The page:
Campus: San Diego -- October 17, 2007

SDSU Astronomer Leads Team in Discovery of Largest Known Stellar Black Hole
Phenomenon challenges standard theories of black hole formation

Astronomers announced today the discovery of an exceptionally large black hole in orbit around a huge companion star in the nearby galaxy known as Messier 33. In a study published in the October 18 issue of the journal Nature, a multi-national team led by San Diego State University’s Associate Professor of Astronomy Jerome Orosz confirms the black hole M33 X-7, which – measured at 15.7 times the size of our sun – is the most massive and the most distant stellar black hole known.

The black hole is part of a binary system in which it orbits a companion star every 3.45 days. The orientation of the orbit is such that the X-ray source is eclipsed by its companion star every orbital period, which allows for a much more precise determination of the orbital properties of the binary relative to other binary systems that contain a black hole. The companion star to M33 X-7 also has an unusually large mass, about 70 times that of the Sun.

"This discovery raises all sorts of questions about how such a big black hole could have been formed in such a close binary system," said SDSU’s Orosz. "Standard theories would tell us that either the black hole would end up widely separated from its companion (or not bound at all) or that the black hole would have merged with its companion. M33 X-7 will be a key system in understanding both the formation of massive stellar black holes and evolution of massive binary stars."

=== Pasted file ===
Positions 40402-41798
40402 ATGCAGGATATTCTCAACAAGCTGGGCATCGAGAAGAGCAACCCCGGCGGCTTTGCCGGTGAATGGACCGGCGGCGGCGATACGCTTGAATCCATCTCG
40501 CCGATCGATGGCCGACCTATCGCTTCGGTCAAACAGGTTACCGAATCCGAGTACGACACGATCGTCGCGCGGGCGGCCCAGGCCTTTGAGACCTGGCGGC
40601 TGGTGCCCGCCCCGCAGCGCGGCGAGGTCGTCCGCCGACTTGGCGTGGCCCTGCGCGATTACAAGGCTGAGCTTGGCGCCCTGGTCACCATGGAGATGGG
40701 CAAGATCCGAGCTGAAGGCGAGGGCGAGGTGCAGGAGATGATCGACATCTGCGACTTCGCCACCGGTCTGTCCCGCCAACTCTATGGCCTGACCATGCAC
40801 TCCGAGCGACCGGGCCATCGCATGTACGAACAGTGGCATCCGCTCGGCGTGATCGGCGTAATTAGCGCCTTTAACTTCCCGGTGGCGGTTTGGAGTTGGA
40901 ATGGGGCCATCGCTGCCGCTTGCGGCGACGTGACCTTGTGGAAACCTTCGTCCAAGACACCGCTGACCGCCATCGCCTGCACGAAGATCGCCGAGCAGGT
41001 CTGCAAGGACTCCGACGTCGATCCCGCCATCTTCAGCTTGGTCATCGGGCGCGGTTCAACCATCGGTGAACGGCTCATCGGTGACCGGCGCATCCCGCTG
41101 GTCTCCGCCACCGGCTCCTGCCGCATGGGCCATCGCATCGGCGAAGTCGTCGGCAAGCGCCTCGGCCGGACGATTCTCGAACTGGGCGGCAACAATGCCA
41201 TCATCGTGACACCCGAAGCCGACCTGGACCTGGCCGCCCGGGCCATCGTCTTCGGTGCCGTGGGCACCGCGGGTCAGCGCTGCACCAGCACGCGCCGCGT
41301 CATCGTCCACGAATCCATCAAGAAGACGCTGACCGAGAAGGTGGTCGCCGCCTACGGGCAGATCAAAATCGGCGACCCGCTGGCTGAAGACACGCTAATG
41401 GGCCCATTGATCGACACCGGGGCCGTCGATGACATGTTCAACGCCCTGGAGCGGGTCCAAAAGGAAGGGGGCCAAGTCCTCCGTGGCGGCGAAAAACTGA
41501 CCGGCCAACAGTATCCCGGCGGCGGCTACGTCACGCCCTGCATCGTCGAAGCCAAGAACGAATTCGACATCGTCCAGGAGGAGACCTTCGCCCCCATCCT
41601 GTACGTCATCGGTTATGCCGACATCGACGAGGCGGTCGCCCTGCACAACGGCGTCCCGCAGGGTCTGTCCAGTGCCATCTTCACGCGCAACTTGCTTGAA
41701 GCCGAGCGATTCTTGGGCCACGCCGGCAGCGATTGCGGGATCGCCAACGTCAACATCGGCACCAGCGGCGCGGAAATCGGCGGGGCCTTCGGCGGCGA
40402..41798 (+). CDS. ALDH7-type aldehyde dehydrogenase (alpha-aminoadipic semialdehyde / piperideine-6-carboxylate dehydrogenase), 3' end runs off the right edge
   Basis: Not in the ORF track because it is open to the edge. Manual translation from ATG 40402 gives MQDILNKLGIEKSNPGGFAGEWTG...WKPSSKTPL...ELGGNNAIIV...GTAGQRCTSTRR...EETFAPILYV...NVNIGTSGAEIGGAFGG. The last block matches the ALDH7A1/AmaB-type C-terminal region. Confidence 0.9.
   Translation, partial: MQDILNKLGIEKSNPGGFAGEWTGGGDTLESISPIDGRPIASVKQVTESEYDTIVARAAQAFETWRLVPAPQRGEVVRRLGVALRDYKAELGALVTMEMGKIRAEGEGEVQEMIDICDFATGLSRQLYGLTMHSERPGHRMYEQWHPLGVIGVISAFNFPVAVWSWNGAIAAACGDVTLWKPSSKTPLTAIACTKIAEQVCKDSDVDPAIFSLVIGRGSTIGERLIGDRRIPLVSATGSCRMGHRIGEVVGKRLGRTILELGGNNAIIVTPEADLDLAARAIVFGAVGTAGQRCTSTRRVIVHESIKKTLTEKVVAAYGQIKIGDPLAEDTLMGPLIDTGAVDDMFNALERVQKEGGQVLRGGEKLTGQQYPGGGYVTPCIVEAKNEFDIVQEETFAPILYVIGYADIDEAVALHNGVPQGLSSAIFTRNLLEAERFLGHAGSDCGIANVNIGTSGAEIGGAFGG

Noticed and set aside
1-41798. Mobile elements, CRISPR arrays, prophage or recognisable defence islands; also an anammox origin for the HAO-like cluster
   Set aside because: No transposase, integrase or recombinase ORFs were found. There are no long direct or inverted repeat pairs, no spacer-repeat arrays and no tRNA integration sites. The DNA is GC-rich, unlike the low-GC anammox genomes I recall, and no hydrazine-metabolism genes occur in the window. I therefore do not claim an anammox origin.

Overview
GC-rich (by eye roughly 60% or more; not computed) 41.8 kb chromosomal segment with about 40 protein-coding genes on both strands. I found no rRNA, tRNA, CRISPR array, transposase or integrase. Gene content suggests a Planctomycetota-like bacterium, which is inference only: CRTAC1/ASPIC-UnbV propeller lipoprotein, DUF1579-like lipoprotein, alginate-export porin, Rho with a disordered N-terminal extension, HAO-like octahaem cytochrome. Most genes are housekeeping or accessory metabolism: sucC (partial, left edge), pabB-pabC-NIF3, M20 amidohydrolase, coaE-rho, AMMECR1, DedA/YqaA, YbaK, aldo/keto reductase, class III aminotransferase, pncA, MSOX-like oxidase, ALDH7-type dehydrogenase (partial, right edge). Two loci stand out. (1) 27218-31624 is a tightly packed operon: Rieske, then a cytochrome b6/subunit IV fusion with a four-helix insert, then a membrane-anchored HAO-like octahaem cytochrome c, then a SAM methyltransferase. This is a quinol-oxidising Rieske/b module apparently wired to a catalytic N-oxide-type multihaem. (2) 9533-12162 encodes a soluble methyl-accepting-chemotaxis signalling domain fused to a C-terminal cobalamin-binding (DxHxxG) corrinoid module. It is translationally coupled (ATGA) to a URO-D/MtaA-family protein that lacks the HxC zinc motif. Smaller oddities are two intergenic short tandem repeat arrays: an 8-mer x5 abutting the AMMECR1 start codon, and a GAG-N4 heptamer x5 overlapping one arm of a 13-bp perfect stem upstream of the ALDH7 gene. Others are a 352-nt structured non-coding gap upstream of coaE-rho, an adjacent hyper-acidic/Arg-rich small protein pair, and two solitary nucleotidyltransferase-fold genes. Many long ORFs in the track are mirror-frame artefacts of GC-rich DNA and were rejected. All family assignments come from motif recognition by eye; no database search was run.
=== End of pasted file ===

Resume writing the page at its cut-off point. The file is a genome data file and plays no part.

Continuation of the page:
A stellar black hole is created by the gravitational collapse of a star initially more massive than about 20 times the mass of the Sun. The gravitational force from the resulting object is so intense that not even light can escape its immediate grasp, making the object invisible. However, when a black hole interacts with outside matter – as when it draws in gas from an orbiting star – the inward-spiraling gases become heated and emit large amounts of X-ray radiation that can be detected by X-ray telescopes in Earth orbit.

M33 X-7 was discovered as an X-ray source almost 25 years ago; but only recently was the X-ray source identified with an optical star. Jerome Orosz and his fellow investigators combined data from NASA’s space-based Chandra X-ray Observatory and the 8.2 meter Gemini telescope on Mauna Kea, Hawaii to measure the masses of the components of M33 X-7 and establish the presence of a black hole.

Tom Hanscom, Director of Media Relations, (619) 594-2585 office; (760) 504-3161 cell,

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